Likelihood Of Fed Rate Increase Falls With Falling Inflation (Not Until June ’18)

Today’s CPI report revealed that inflation remains ellusive for the US economy at 1.7% YoY, still below The Fed’s target rate of 2%.

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According to Fed Funds futures data, the implied probability of a Fed rate hike doesn’t exceed 50% until June 2018 and after.

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The most likely path of The Fed Funds target rate remains looking like a Carnival Cruise ship.

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Inflation Mirage: Core Inflation Declines To 1.7% YoY, Real Average Hourly Earnings Decline To 0.7% YoY

Inflation must seem like a mirage to Janet Yellen and The Federal Reserve. And no, it isn’t an oasis either. The US economy can’t seem to find inflation or wage growth despite near full employment (according to the Federal government, that is).

Core CPI YoY less food and energy fell to 1.7%, but it is still higher than core PCE growth YoY of 1.505% (The Fed’s preferred inflation measure).

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CPI for shelter YoY fell to 3.26% in July, still 2x core inflation. And 5x hourly wage growth.

US Real Average Hourly Earnings 1982-1984 USD YoY also declined to 0.7% YoY.

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Now, if the Federal government included home prices in their inflation calculation, problem solved! Case-Shiller home prices are growing at a steady 5.7% YoY, considerably higher than wage growth.

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Here is a breakdown of the headline CPI numbers.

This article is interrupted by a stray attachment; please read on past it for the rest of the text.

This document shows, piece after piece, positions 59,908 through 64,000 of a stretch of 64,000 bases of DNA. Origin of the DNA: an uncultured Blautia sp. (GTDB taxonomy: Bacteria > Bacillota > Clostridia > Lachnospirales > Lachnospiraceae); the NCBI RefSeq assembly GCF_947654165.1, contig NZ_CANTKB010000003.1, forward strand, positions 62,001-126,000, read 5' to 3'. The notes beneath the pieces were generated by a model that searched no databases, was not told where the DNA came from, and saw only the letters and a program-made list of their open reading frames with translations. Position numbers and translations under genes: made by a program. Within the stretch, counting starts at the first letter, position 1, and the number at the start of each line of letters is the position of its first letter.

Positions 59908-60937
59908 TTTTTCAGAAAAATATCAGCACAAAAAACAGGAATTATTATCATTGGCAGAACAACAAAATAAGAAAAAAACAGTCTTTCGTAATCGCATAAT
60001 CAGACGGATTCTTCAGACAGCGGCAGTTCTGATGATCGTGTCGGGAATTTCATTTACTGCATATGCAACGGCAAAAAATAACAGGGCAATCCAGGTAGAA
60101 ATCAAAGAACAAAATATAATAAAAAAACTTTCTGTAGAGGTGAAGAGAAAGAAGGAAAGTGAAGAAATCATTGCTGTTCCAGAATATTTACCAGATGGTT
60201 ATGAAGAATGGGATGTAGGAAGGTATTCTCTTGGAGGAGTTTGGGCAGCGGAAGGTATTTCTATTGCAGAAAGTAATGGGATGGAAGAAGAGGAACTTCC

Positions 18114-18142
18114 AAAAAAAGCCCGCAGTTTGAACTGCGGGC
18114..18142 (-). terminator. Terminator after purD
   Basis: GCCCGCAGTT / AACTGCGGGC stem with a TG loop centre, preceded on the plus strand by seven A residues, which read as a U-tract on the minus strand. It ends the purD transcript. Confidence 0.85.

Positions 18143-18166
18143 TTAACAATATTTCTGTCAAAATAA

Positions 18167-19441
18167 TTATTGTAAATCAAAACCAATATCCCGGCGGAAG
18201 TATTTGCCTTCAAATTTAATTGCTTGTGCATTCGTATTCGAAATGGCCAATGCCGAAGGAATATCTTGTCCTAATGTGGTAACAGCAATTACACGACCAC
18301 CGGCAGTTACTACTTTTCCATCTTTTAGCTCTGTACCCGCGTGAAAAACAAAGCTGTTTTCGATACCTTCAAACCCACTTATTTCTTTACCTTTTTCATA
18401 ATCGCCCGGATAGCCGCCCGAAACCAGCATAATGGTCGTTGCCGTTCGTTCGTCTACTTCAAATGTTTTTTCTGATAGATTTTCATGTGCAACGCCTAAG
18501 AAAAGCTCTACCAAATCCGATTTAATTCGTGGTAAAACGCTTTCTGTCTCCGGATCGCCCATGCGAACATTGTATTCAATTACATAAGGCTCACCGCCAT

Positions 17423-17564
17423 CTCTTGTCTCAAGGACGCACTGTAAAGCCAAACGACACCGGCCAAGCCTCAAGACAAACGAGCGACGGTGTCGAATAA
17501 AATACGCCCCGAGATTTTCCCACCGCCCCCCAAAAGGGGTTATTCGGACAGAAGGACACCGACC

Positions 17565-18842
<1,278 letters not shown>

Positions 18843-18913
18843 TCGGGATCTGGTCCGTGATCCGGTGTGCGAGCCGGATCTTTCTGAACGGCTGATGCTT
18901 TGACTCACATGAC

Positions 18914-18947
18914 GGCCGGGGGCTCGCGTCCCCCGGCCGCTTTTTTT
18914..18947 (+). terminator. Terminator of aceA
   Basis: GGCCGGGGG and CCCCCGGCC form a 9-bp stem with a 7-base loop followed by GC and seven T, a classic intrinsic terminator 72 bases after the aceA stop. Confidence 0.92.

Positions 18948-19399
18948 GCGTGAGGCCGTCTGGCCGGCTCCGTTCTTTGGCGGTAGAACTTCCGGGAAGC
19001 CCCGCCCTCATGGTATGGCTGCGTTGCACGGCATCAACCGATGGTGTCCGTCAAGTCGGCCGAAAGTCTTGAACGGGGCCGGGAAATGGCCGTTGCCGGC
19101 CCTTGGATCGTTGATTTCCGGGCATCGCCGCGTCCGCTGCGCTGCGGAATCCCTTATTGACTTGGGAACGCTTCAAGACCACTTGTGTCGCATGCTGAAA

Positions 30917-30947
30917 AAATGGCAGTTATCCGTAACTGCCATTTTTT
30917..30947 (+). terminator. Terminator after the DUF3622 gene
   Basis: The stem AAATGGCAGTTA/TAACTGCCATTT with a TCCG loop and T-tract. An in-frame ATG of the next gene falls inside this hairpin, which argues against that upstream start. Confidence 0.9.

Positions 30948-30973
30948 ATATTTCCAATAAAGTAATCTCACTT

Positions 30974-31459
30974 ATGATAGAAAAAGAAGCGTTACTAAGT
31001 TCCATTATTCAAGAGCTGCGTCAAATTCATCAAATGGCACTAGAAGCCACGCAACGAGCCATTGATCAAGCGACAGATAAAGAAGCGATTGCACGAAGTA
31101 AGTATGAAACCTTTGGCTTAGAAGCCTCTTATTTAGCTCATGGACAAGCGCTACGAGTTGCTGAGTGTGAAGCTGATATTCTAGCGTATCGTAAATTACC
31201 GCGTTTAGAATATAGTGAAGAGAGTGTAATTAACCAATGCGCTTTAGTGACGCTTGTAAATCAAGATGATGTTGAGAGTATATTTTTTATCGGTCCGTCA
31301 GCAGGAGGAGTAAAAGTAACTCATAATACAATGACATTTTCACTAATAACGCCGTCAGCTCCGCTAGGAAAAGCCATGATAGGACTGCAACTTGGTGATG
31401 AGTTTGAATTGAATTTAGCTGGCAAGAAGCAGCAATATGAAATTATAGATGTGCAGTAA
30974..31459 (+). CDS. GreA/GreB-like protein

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And here is a chart explaining why The Fed keeps saying inflation is around the corner, but never seems to get there.

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With emphasis on hot air.

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Puerto Rico’s Housing Debt Likely To Be Paid In Full (Opposed to PR’s General Obligation and Agency Debt)

Puerto Rico is seeking to reduce $74 billion of debt,  but Federal housing bonds may be paid in full. Thanks to the US Department of Housing and Urban Development (HUD).
(Bloomberg) — While Puerto Rico and its agencies seek to reduce $74 billion of debt in a record bankruptcy, commonwealth bonds repaid with federal housing money and tobacco settlement funds may dodge a restructuring, according to Moody’s Investors Service.

After Puerto Rico first began defaulting on its obligations two years ago, a federal oversight board on May 3 sought for the commonwealth a form of bankruptcy called Title III. There are six entities remaining that have yet to miss payments to investors. Of those, debt sold by Puerto Rico’s Housing Finance Authority and the Children’s Trust Fund may avoid asking bondholders to accept losses on their securities, Ted Hampton, a Moody’s analyst, wrote in an Aug. 9 report.

“We do not expect either of these securities to be involved in the commonwealth’s debt restructuring, and the federal oversight board has not initiated a proceeding under Title III of Promesa for either of them,” Hampton wrote.

The value of the bonds reflect the strong repayment pledges. Odd-lot trades of fixed-rate Children’s Trust bonds maturing 2039 averaged 97.8 cents on the dollar Wednesday, while Housing Finance debt maturing 2027 traded at an average 104.6 cents, data compiled by Bloomberg show. By comparison, general obligations with an 8 percent coupon and maturing 2035, one of the island’s most actively-traded bonds, changed hands Thursday at about 58.8 cents.

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The island’s Housing Finance debt is repaid with yearly allocations from the U.S. Department of Housing and Urban Development, revenue that the commonwealth cannot use, according to Hampton.